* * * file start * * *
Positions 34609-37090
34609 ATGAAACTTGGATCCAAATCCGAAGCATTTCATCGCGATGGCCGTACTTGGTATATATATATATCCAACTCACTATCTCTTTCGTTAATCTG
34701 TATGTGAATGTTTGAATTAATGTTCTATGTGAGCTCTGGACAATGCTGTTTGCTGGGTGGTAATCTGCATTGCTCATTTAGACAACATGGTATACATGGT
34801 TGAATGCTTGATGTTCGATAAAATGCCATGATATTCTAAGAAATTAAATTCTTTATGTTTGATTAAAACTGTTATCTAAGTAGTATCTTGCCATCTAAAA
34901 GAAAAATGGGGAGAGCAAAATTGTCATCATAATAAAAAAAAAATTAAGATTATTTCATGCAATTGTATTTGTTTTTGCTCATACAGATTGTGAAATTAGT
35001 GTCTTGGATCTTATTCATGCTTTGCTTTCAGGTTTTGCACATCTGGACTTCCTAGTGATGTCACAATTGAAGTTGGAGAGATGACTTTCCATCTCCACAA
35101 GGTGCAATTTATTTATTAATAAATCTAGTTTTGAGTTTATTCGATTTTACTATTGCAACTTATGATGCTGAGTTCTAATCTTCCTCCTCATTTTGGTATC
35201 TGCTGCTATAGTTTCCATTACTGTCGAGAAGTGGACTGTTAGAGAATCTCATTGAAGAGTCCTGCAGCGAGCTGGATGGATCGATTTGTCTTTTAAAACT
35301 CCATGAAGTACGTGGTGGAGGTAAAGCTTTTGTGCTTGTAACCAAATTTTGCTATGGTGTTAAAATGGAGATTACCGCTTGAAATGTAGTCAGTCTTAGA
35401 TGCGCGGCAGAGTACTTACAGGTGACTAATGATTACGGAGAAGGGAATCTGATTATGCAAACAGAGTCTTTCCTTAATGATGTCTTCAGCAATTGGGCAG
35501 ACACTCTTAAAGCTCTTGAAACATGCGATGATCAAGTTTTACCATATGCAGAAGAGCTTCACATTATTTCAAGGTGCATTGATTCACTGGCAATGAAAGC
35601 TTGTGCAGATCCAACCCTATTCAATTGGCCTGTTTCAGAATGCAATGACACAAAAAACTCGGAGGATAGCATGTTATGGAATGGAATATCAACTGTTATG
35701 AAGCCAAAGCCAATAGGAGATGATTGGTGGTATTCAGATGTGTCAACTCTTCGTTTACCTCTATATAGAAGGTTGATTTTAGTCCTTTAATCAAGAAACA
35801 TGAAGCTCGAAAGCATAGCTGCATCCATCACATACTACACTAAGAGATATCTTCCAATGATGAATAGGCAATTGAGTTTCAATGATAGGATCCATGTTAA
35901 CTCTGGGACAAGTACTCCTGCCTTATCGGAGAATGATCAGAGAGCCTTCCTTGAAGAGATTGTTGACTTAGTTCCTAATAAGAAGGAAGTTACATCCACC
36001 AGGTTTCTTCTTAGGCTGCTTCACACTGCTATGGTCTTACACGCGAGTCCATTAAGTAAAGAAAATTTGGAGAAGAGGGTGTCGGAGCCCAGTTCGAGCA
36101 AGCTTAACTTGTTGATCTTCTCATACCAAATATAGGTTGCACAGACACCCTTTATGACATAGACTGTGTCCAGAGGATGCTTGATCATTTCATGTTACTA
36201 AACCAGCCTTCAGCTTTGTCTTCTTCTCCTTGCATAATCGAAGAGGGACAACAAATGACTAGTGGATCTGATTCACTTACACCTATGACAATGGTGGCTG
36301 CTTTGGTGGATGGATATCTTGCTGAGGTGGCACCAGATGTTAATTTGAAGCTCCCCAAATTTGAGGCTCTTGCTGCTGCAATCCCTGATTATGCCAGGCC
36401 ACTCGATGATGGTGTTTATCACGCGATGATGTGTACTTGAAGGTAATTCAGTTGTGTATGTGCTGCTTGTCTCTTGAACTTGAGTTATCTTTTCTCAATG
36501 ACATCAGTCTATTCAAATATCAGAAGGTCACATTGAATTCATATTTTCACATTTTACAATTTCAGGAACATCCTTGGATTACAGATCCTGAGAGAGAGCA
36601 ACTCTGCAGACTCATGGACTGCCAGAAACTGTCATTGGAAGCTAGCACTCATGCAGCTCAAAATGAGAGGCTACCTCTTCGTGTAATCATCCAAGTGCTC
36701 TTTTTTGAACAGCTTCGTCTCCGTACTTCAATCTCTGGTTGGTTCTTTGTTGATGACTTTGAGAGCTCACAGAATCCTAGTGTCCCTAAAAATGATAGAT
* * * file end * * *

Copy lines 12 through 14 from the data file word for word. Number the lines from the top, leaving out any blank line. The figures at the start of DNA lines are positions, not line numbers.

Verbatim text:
35601 TTGTGCAGATCCAACCCTATTCAATTGGCCTGTTTCAGAATGCAATGACACAAAAAACTCGGAGGATAGCATGTTATGGAATGGAATATCAACTGTTATG
35701 AAGCCAAAGCCAATAGGAGATGATTGGTGGTATTCAGATGTGTCAACTCTTCGTTTACCTCTATATAGAAGGTTGATTTTAGTCCTTTAATCAAGAAACA
35801 TGAAGCTCGAAAGCATAGCTGCATCCATCACATACTACACTAAGAGATATCTTCCAATGATGAATAGGCAATTGAGTTTCAATGATAGGATCCATGTTAA